Officials at Carver Federal Savings Bank are hoping the publisher of a religious newspaper will see the light - and soon.
Early last week, the Rev. Dennis Dillon, publisher of New York Christian Times, issued a statement saying that about 80 minority-owned businesses planned to transfer up to $3 million in deposits from Chase Manhattan Corp. and Chemical Banking Corp. to Carver.
That nearly got $363 million-asset Carver in hot water with the two money-centers, both of which have entered into several cooperative lending projects with Carver, the nation's largest minority-owned thrift.
Local and national media outlets had picked up the story immediately, prompting a flood of calls to the thrift and Mr. Dillon. But so far, Mr. Dillon has not named any of the businesses, and Carver hasn't seen a nickel.
That's prompting some to ignore the religious leader's claims.
Meanwhile, Carver issued a statement reaffirming its close business ties with Chase and Chemical, which is also its correspondent bank. The thrift has also denied any association with Mr. Dillon or knowledge of his plans.
First State Bank of Elwood last week trotted out a new name to reflect some speedy changes - Pony Express Community Bank.
The $21 million-asset bank, formerly based in Elwood, Kan., needed a new moniker after using Missouri and Kansas laws to move its headquarters within 30 miles - in this case across the Missouri River - to nearby St. Joseph, Mo. (It's actually not the first time First State had moved to St. Joseph; flooding in the summer of 1993 caused it to move onto higher ground there temporarily.)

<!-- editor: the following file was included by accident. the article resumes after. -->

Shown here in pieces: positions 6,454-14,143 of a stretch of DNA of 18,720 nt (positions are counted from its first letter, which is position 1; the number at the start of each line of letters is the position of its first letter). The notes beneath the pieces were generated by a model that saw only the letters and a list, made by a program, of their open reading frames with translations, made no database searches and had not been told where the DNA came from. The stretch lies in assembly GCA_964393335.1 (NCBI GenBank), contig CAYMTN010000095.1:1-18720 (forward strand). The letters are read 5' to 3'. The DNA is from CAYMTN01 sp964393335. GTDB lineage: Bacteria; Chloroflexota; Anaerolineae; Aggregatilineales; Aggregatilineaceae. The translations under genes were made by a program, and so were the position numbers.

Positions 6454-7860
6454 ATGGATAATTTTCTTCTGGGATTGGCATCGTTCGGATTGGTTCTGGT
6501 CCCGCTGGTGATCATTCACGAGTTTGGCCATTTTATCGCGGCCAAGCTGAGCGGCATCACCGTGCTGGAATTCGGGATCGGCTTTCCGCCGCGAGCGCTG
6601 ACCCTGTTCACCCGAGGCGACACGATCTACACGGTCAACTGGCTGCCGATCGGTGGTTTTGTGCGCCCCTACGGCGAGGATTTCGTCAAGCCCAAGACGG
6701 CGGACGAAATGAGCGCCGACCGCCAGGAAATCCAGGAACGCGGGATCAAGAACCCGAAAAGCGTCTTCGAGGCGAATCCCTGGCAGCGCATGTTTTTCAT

"With facilities in Lucas, Kan., and St. Joseph, Mo., our old name just didn't fit," said Bob Means, president.
Officials decided to adapt the holding company's name -
Pony Express Bancorp - for the bank.
The Pony Express mail delivery service originated in St. Joseph; it terminated in Sacramento, Calif.
"I think for our customers in St. Joseph and Elwood, tying ourselves to the history of the community was important," Mr. Means said.
However, officials aren't relying on the name to make the bank, he said. "We aren't looking at a name to differentiate us from our competitors. Our banking philosophy is one of very personalized service. That is not something that goes on everyday in banking."
A bank in northern Virginia is doing what few others would dare do - open for business on Sundays.
Recognizing that its customers - many of whom are two-career families - don't have time during the week to do their banking, George Mason Bankshares of Fairfax has opened 10 of its 16 branches in the area from noon to 4 p.m. on Sundays.
Fourteen of the bank's branches have expanded Saturday hours as well. Chief executive Bernard Clineburg said giving customers more flexibility is "why we're putting an end to 'bankers hours.'"
- Barbara F. Bronstien, Jonathan D. Epstein, Christopher Rhoads